COINWORLD | By David Vagi, Special to Coin World | September 21, 2015
Cities still use alloy after switch to pure gold and silver
The story of the world’s first coins, seemingly introduced in the mid-seventh century B.C. and made of “white gold” electrum, is well known. This alloy of gold and silver earned its name from its pale yellow color, which resembled amber, called “electron” in Greek.
Though electrum was the exclusive metal for the earliest phase of coinage, by the end of the sixth century B.C. it largely had been supplanted by issues of pure gold and pure silver. Even so, the period of greatest production for electrum coinage in Asia Minor was from about the 520s to the 320s B.C. — exactly when one might have expected electrum coinage to have died out.
After this early period occasional, isolated issues of electrum emerged from a number of mints, which supplemented some extremely large issues from three cities in Asia Minor: Cyzicus, Phocaea and Mytilene. Remarkably, these cities found economic advantage in using electrum at a time when the rest of the Greek world had largely come to prefer silver or gold.
The most important issuer of electrum coins in the Greek world was Cyzicus, a wealthy port on the southern shore of the Bosporus, the strait that links the Black Sea with the Aegean. Its ideal location allowed the city’s merchants to grow wealthy from their near-monopoly on trade between Greece and the distant shores of the Black Sea.
The principal trade coin of Cyzicus from the late seventh through the late fourth Century B.C. was the electrum stater. This coin of about 16 grams was widely accepted in commerce, and in ancient inscriptions it was often referred to by its familiar nickname “Cyzicene.” Although electrum fractional denominations were also produced at Cyzicus, they were for local or regional use, and seldom were exported.
Cyzicus made a purposefully archaic coinage: the planchets were thick and dumpy and the reverse had no artistic design, just the impression of a simple punch with a roughened surface.
Clearly this was the intent of the minters, who recognized that the hard-earned reputation of their “Cyzicenes” might be compromised if they were to modernize too much.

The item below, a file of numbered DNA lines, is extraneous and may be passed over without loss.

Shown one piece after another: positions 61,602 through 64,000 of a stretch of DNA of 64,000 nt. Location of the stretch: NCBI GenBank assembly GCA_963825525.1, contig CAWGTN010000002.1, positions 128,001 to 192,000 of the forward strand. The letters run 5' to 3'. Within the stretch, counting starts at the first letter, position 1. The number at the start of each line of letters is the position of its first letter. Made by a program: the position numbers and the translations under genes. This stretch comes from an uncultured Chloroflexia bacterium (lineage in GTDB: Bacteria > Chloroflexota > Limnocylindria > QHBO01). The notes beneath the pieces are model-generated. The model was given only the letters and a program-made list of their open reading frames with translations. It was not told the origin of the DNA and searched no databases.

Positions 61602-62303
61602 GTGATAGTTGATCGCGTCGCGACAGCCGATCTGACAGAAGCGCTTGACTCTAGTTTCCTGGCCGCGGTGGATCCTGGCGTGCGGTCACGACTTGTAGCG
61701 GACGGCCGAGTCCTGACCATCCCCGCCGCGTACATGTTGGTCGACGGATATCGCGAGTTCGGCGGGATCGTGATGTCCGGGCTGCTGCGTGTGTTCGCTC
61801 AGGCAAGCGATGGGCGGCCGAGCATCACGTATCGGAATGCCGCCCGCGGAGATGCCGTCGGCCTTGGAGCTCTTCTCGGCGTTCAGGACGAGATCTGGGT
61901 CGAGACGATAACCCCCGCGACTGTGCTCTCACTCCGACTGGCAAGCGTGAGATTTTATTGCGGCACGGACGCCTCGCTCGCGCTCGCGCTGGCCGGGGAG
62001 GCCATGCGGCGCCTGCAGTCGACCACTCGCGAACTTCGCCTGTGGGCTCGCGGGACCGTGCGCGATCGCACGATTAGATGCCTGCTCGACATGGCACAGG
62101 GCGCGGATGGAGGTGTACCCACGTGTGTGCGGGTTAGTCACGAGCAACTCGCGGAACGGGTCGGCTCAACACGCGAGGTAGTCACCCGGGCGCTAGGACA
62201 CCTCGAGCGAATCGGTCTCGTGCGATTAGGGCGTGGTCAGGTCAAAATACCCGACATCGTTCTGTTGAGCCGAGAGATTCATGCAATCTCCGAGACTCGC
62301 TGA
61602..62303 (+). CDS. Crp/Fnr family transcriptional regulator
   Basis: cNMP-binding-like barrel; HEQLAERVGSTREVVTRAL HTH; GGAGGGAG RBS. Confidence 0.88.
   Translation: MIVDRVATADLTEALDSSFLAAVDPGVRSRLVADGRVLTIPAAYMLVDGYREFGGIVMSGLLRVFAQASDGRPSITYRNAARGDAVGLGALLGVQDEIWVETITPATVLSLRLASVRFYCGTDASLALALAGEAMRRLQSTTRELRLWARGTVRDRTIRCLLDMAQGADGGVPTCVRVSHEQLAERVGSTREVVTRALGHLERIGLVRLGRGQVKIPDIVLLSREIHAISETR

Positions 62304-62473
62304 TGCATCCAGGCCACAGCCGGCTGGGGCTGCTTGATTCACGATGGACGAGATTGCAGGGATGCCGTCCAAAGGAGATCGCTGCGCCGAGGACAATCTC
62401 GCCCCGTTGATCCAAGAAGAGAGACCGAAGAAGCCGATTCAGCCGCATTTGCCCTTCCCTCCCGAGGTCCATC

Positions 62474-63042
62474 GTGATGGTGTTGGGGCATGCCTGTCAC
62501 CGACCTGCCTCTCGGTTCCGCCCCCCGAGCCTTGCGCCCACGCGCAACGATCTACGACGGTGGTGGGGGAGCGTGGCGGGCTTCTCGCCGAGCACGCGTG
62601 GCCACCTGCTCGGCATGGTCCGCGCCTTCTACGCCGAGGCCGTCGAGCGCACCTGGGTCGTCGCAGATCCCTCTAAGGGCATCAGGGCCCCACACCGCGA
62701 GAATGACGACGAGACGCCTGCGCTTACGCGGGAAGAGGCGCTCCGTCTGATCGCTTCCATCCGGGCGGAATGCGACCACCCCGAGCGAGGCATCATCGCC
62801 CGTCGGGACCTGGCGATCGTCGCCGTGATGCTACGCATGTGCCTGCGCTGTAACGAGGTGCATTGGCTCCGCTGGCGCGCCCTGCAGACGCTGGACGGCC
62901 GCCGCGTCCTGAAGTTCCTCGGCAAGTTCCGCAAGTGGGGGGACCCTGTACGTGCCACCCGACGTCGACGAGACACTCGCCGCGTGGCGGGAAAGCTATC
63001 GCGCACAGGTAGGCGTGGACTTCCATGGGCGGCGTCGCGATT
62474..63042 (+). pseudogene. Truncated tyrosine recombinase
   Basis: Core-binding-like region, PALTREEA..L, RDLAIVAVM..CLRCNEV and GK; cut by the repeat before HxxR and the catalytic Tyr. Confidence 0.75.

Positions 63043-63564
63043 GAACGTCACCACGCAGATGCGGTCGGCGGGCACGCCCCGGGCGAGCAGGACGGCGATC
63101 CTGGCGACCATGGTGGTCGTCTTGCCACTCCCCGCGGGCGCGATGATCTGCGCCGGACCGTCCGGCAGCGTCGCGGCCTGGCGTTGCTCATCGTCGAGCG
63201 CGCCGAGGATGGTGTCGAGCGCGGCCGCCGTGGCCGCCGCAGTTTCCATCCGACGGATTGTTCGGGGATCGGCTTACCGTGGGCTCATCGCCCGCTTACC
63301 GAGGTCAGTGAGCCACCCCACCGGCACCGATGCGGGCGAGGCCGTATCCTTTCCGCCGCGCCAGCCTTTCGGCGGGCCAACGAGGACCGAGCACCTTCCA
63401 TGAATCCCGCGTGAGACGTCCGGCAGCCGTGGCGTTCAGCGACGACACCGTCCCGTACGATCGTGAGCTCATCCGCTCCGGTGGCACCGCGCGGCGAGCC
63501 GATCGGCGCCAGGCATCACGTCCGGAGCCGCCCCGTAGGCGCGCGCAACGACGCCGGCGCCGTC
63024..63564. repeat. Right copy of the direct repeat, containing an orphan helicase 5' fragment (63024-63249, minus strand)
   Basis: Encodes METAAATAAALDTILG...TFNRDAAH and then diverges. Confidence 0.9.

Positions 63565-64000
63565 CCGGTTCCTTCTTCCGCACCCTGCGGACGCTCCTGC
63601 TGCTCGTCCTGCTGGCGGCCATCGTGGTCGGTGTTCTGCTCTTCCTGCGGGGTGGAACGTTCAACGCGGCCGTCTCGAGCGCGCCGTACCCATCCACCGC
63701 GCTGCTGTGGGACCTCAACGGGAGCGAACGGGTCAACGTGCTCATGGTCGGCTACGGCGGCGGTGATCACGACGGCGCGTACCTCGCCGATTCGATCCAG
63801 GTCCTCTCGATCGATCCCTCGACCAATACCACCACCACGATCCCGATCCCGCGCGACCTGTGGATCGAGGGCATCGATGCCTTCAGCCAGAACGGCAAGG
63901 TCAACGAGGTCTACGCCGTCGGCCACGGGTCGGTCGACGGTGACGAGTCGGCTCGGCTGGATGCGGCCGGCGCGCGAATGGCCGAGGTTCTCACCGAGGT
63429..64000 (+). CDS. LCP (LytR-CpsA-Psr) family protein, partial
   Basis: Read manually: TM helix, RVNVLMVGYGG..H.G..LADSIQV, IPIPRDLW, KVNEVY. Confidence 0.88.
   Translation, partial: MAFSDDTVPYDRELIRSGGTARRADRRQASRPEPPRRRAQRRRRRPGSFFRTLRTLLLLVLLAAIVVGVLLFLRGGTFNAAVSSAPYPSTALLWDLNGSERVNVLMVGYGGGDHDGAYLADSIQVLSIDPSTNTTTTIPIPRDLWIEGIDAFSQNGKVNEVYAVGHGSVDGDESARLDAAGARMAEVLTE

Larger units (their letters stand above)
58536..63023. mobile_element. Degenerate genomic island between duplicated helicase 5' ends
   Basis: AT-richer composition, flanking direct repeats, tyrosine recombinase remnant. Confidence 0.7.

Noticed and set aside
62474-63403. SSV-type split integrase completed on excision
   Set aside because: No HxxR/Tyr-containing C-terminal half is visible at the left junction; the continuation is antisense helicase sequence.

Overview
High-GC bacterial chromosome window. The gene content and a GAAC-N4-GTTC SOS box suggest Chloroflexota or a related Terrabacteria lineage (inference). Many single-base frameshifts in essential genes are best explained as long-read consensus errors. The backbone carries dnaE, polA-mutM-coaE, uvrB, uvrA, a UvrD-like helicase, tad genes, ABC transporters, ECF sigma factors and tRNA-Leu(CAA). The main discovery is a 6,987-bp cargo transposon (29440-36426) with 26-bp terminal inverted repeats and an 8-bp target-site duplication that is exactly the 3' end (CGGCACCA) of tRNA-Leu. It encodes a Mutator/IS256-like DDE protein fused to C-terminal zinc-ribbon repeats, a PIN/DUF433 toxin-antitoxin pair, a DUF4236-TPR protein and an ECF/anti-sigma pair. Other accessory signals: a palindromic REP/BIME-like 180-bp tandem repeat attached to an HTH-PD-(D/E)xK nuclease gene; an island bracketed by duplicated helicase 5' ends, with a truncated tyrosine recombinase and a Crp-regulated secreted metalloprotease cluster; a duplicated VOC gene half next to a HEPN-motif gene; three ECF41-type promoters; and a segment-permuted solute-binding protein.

This coinage was remarkable in that it did not have a standard design, but instead was host to hundreds of different designs that usually were distinctive, and often were of great artistic merit. One exception aside, these coins also had no inscription that identified Cyzicus as the issuing authority. However, that hardly mattered since their appearance was so distinctive and the city badge, a tuna (“tunny”) fish, was incorporated into all of the designs.
The two other important issuers of electrum in Asia Minor were Phocaea and Mytilene, which issued very large quantities of an electrum one-sixth stater, called a hecte.
Though Phocaea had issued hectai since the late seventh or early sixth century B.C., in about 521 B.C. it came to an agreement with Mytilene by which they shared the minting of hectai, issuing them in alternating years. We are fortunate that a copy of their contract survives, as it clearly states the terms.
Their hectai had much in common with the electrum of Cyzicus because they did not have “standard” designs but were constantly introducing new ones. Even so, the function of this coinage was different than that of the staters of Cyzicus: rather than having an extensive, international range of circulation, these coins rarely left western Asia Minor, where they were a standard form of exchange.
Though the general appearance of the hectai of Phocaea and Mytilene was similar, they were distinct because the Phocaea hectai had an artistic design only on the obverse and those of Mytilene had artistic designs on both sides.
Also distinguishing them was the fact that Phocaea used a civic badge to supplement its ever-changing designs, whereas this did not occur at Mytilene. Phocaea’s badge was a seal — a play on words, for the name of that sea mammal in Greek is phoce, which approximates the city name. Just like Cyzicus, these two cities stopped striking electrum soon after the Macedonian King Alexander III “the Great” (336 to 323 B.C.) arrived in Asia Minor.
As the production of electrum coinage in Asia Minor died out in the 320s, it is most curious that the tradition was then taken up at the other end of the Mediterranean by Carthage, a Phoenician settlement on the shore of North Africa, just southwest of Sicily.
The earliest precious metal coins of Carthage, dating to about 350 B.C., were made of pure gold, but by about 320 B.C. they were substituted with staters of electrum.
These were issued in very large quantities, along with multiple and fractional denominations that were produced only occasionally and in relatively small quantities. The standard design for the Carthaginian stater was the head of the goddess Tanit and a standing horse.
They mainly appear to have been issued from circa 320 to 270 B.C. After that prolific era, Carthage also struck electrum coinage during its three wars with Rome: the First Punic War (264 to 241 B.C.), the Second Punic War (218 to 201 B.C.), and the Third Punic War (149 to 146 B.C.).
As a footnote, we should also describe the electrum issues of nearby Syracuse, the most powerful city on the island of Sicily. Impressive though they were, these coins were produced only during the reign of King Agathocles (317 to 289 B.C.). Indeed, it has been suggested that this unusual coinage was struck to repurpose electrum staters that Agathocles had collected from Carthage as booty or as a war indemnity.